KEXP's Larry Mizell, Jr. chatted with Jarv Dee x Bad Colours for KEXP's Sound & Vision series, which airs every Saturday morning from 7:30-9 AM PT, featuring interviews, artistry, commentary, insight, and conversation to that tell broader stories through music, and illustrate why music and art matter. You can also hear more stories in the Sound & Vision Podcast. New episodes are out every Tuesday and Thursday. Subscribe now.
Seattle-bred rapper Jarv Dee first hit the scene as part of the Cloud Nice Collective, as a soloist, and as part of the group Kingdom Crumbs. He later co-founded the Moor Gang with Nacho Picasso and Gifted Gab, among others. He's made songs like "Smoke 2 Much" that are considered local anthems, the kind of joints everybody knows the words to.
Over the past decade, Jarv Dee has traveled the U.S. and Asia with his energetic live performances, big hooks, and distinctive, instantly recognizable flow. He's also stayed busy doing the video series Bitch, I'm Hungry, featuring him eating at his favorite Seattle food stops.
At the beginning of 2021, a producer known as Bad Colours dropped a house track called "Feelin' Like," featuring Jarv's unmistakable voice, on the Bastard Jazz label.
It was a whole new sound for Jarv, who'd been somewhat more straight ahead hip-hop for the majority of his career. Every time I played it on my show, I would get emails and texts asking who the artist was. I, myself, wondered who Bad Colours was. Come to find out it was Ibe Soliman, a Brooklyn-based producer who Jarv had been working with on his solo project since 2012.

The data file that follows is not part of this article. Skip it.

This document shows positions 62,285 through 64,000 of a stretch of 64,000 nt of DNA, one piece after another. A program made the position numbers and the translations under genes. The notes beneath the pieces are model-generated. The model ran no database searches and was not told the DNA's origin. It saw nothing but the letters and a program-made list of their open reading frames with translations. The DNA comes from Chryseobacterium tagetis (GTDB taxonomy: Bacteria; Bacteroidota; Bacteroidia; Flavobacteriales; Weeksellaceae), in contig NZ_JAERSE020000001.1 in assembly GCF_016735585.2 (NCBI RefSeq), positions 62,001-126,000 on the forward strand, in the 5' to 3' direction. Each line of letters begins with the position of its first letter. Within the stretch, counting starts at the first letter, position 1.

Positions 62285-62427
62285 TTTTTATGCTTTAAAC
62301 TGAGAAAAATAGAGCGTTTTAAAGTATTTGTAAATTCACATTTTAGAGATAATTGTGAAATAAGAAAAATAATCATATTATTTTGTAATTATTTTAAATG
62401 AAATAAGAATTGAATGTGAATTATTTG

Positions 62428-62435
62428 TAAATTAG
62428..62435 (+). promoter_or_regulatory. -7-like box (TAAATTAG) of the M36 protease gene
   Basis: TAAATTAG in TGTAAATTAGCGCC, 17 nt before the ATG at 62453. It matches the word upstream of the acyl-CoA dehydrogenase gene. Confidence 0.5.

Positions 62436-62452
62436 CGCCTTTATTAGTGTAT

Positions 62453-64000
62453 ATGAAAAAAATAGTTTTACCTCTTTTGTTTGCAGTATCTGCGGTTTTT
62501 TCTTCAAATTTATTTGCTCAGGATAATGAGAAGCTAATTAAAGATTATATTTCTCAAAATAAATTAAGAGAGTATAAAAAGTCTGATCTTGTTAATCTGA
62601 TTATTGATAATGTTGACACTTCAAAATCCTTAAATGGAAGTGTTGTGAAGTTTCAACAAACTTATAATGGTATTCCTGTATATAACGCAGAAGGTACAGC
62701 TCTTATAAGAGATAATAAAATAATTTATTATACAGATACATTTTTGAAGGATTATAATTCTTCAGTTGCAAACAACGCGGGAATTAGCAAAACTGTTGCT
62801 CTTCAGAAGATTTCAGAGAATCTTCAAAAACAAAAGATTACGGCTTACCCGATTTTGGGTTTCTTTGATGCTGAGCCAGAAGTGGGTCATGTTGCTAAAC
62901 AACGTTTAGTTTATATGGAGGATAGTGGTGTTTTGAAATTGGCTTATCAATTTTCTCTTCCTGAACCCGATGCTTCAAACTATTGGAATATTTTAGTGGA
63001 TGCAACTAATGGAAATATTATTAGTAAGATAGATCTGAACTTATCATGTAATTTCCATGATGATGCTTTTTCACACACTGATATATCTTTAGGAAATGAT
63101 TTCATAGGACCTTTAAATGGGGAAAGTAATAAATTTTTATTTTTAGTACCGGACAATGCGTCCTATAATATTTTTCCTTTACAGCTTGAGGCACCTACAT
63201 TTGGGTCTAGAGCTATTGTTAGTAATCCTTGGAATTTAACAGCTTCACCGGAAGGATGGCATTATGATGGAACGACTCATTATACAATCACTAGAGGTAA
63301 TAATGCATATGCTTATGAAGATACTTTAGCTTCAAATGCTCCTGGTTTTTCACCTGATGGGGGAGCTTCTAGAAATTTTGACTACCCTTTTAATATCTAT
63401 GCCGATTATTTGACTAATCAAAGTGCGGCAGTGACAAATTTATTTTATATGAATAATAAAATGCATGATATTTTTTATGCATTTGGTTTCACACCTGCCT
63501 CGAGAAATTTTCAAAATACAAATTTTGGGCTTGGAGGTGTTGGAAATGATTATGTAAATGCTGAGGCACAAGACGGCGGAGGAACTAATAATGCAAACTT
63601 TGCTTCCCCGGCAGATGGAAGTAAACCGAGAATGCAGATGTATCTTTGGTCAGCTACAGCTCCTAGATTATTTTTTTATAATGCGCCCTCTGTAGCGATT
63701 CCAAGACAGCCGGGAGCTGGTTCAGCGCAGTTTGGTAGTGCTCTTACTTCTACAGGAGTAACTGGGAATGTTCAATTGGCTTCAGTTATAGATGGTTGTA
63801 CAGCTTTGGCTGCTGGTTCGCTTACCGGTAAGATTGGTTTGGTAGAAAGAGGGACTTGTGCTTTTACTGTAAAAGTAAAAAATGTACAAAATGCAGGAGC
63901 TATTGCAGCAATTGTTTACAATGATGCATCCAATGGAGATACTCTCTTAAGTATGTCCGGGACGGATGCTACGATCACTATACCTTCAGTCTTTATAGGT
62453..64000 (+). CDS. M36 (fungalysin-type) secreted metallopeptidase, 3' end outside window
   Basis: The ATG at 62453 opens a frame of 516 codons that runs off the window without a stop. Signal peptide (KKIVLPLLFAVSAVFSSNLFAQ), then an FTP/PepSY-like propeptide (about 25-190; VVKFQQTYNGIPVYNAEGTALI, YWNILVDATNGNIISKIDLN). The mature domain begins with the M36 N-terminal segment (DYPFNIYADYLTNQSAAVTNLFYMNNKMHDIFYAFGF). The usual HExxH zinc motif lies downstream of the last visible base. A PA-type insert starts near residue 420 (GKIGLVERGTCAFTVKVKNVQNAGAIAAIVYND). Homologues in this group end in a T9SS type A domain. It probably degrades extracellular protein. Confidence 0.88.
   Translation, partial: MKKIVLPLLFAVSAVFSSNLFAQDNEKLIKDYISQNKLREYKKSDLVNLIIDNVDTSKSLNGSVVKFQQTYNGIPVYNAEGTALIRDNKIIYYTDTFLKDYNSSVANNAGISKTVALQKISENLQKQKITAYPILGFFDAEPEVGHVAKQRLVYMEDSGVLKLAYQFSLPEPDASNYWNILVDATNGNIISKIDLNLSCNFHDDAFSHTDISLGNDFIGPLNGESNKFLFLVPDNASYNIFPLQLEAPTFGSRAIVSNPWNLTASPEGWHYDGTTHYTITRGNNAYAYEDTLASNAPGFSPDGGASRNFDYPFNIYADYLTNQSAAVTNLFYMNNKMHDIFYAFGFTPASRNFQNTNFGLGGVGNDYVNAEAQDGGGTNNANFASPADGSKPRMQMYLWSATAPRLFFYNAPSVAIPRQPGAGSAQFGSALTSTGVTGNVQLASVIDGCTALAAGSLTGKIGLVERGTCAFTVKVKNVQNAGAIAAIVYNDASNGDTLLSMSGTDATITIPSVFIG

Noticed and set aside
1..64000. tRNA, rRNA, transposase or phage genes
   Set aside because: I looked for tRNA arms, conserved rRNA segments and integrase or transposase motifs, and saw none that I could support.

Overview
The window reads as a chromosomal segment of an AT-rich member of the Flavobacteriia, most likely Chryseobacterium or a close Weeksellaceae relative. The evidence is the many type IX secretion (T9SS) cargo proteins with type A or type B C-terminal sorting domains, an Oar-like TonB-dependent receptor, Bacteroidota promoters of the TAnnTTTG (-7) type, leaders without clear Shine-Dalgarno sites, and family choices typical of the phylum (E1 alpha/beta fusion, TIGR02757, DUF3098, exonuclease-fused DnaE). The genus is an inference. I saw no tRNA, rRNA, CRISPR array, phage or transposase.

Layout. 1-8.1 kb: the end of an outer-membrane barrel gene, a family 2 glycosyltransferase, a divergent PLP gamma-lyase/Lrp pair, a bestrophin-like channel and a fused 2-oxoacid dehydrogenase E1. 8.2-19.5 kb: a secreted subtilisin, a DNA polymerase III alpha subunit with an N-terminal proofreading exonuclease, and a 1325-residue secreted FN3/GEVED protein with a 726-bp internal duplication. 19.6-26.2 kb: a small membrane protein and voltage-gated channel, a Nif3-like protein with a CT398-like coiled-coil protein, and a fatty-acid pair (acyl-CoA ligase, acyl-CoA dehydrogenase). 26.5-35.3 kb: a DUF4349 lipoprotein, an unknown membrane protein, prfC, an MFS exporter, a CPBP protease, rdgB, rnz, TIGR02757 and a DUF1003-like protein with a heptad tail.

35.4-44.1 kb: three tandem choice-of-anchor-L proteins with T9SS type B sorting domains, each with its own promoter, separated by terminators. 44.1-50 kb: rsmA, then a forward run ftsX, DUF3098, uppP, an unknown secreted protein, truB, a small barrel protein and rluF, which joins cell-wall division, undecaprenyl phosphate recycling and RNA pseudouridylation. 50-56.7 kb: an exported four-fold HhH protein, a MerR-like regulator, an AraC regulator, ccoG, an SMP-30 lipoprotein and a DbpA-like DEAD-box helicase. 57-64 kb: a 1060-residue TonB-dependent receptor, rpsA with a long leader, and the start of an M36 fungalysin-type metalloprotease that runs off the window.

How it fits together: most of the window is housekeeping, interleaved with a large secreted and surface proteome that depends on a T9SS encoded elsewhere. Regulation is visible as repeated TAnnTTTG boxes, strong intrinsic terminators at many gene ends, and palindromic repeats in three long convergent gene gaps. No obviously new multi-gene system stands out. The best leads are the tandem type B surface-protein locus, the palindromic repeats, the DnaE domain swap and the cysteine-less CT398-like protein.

Bad Colours: I've always been into house music, dance music. I went to school in Baltimore for a little bit, so I was really into like Baltimore club music. I was born in the U.K. I've always checked in what's going on there. I've always liked UK garage music, even with people rapping on it. It's, like, this nice thing where cats can rap over hard, grimy stuff and UK grime stuff, but hop on a garage beat and it's not weird. No one looks at you like, "Oh, you're soft, you're rapping on a house beat."
KEXP: So, y'all connected for "Feelin' Like." How did that come about?
BC: I was working on an album, even though I was just making stuff at the crib and I couldn't DJ. So, I had to find something else to keep my brain occupied. I couldn't go in the studio. So, I'm just taking little acapellas from songs I already did or pieces that people sent me to remix. I like making all these songs. A long time ago Jarv sent me "Rank," one of his songs. It's super dope, and I caught that little piece of, I think, "all gas, no brake" and I just threw that over and it just felt good.
So, I kind of built around that and I send it to Jarv and was like, "Hey, before I fully develop this idea — are you with this, do you like this kind of thing?" And Jarv was like, "Nah, I got this, I got this. Like, I'm going to do more to it," because at that point, I wasn't expecting anyone to do more to it. It was just kind of whatever I made is whatever I made. But he took it to a whole other level. And at that point, I think we kind of were like, "All right, we got something here."